A hydrometer should be used to monitor humidity levels in your terrarium.


The ideal temperature for your Oriental Fire-Bellied Toads is a temperature gradient of 24-26°C (75-78°C) with a slight temperature drop at night or 2 or 3 degrees.

Heat should be provided using either a heat mat with thermostat, or aquarium heater with built in thermostat. Heat mats should only cover between a third and a half of the floor space to allow your Oriental Fire-Bellied Toad to thermo regulate. If an aquarium heater is used to warm the water side, then a heat mat is not necessary in the borrowing side.

Never use heat lamps or basking lamps for amphibians, as these can cause your Oriental Fire-Bellied Toads to dehydrate.
It's useful to have a small thermometer on either end of the terrarium to check the temperature. One end should be around 24°C and the other around 26°C. Your Oriental Fire-Bellied Toads will thermo-regulate by moving around the tank.


Earthworms- suitable prey items for a Fire-Bellied Toad
Cricket- suitable prey item for a Fire-Bellied Toad
Cricket- a suitable prey item for a Oriental Fire-Bellied Toad
Waxworm- a treat for Fire-bellied Toads

Oriental Fire-Bellied Toads should be fed 2-3 times a week with a varied diet of appropriately sized gut loaded insects, including locusts, crickets, earthworms, spiders and flies. They will also take waxworms, but this should be considered as a treat item. Feed 3 or 4 insects per Oriental Fire-Bellied Toad per feeding. The live food should be dusted with calcium and vitamin supplements once a week.

Oriental Fire-Bellied Toads should never be fed anything with hard shells, such as mealworms, beetles and Woodlice, as they would struggle to digest the tough exo-skeletons.

The fiery orange belly of the Fire-Bellied Toad is made more vibrant when your toad has carotene in it’s diet. Gut-load your live insects with carrot peelings or sweet potatoes to keep your Fire-Bellied Toads belly brightly coloured.


Oriental Fire-Bellied Toads do not need additional UV, as natural day light should be sufficient to keep your toads happy, although you may find the live plants in your terrarium will die without any light. A fluorescent UVB tube is ideal as it won’t give out any heat and will help the plants thrive.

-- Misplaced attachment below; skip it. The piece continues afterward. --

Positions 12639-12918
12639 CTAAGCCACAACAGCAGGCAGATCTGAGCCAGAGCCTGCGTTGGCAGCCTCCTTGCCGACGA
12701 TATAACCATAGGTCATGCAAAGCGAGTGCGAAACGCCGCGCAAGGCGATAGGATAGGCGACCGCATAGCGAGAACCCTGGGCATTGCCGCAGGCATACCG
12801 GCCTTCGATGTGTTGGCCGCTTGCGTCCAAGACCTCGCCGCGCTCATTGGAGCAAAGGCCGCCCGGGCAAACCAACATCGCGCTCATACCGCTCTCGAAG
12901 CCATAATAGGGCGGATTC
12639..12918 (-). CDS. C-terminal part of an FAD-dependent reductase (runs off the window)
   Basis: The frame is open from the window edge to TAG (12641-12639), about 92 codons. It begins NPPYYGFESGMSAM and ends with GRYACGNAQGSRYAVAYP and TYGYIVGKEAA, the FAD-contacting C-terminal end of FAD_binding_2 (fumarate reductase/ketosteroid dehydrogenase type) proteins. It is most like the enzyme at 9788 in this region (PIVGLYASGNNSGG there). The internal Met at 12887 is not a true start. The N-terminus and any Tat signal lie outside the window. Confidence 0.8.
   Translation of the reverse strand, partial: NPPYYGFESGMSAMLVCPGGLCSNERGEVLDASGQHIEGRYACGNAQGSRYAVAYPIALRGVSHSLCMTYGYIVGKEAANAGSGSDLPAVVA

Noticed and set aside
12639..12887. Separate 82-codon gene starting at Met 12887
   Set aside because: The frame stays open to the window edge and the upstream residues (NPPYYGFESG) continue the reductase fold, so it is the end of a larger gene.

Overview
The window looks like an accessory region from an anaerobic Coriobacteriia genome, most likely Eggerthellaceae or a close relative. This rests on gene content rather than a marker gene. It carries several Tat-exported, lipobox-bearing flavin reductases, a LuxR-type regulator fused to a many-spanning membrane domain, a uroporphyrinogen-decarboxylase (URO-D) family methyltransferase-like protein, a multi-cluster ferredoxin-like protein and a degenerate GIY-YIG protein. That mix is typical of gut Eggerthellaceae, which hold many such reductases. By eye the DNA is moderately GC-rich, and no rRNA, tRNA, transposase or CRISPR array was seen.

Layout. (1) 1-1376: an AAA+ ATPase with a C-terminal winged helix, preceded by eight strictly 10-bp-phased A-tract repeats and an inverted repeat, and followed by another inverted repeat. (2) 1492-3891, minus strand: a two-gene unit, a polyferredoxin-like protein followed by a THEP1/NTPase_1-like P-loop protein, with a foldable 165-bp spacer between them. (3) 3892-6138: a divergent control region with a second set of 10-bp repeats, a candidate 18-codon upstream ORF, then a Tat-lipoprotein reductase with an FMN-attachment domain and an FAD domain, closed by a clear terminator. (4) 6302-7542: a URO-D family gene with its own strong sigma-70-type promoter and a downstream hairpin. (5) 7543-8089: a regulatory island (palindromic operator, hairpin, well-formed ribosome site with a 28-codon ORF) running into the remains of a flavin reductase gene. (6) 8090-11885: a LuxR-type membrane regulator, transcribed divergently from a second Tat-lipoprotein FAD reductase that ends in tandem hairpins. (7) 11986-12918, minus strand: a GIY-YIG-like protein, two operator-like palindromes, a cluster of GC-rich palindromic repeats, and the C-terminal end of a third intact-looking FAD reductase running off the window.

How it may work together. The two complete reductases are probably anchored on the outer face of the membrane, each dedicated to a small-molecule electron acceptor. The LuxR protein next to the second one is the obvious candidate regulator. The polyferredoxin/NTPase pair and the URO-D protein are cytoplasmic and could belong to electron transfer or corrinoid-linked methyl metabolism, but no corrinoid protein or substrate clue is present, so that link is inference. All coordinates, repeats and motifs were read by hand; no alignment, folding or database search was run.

Your Oriental Fire-Bellied Toad’s terrarium should be inspected and spot cleaned daily when changing the water. Every two to three weeks clean out the tank completely and sterilise using a reptile/amphibian friendly disinfectant. Sterilise any décor and carefully remove any live plants to replace when the tank has been cleaned. The water side of the tank also needs to be emptied, cleaned and refreshed with fresh de-clorinated water.

Your Oriental Fire-Bellied Toads should be moved to a temporary tank whilst being cleaned and care must be taken to make sure no chemicals are used in the cleaning process, as these can harm your toads.


Oriental Fire-Bellied Toads have delicate skin and secrete a toxin when threatened that can be an irritant to your skin. Regular handling is not recommended, but if necessary wear gloves, this will protect both you and your toads, which are sensitive to many chemicals that may be on your hands, such as washing up liquid, soap residue, hand cream etc.

When cleaning your terrarium you can safely remove your Oriental Fire-Bellied Toads to another tank using an aquarium net usually used for pet fish.


Males can be distinguished easily during the breeding season, as they will call for a mate.


The breeding season occurs in Spring, with spawning occurring only 10-24 hours after mating.

150-200 eggs are typical per spawning and these will hatch within 2 days.

The adults should be separated from the spawn as soon as possible to avoid them eating the eggs.

The newly hatched larvae can be fed on Tubiflex or Fry food, until they are big enough to eat adult food. Oriental Fire-Bellied Toads are generally mature at 12 months old.

Recommended Reading

Fire-Bellied Toad Care by Tom MazorligQuick & Easy - Fire-Bellied Toad Care by Tom Mazorlig

A great book for starters and more advanced keepers alike, covers facts, general care, housing, feeding, breeding and more.

Click to find it on Amazon.co.uk





Other questions about the Oriental Fire-Bellied Toad

If you have any other questions why not join The Amphibian Forum and ask one of the many experienced keepers, the reason this website was set up was so people in the amphibian keeping hobby could share their experiences with others about amphibian care and all other aspects of the hobby.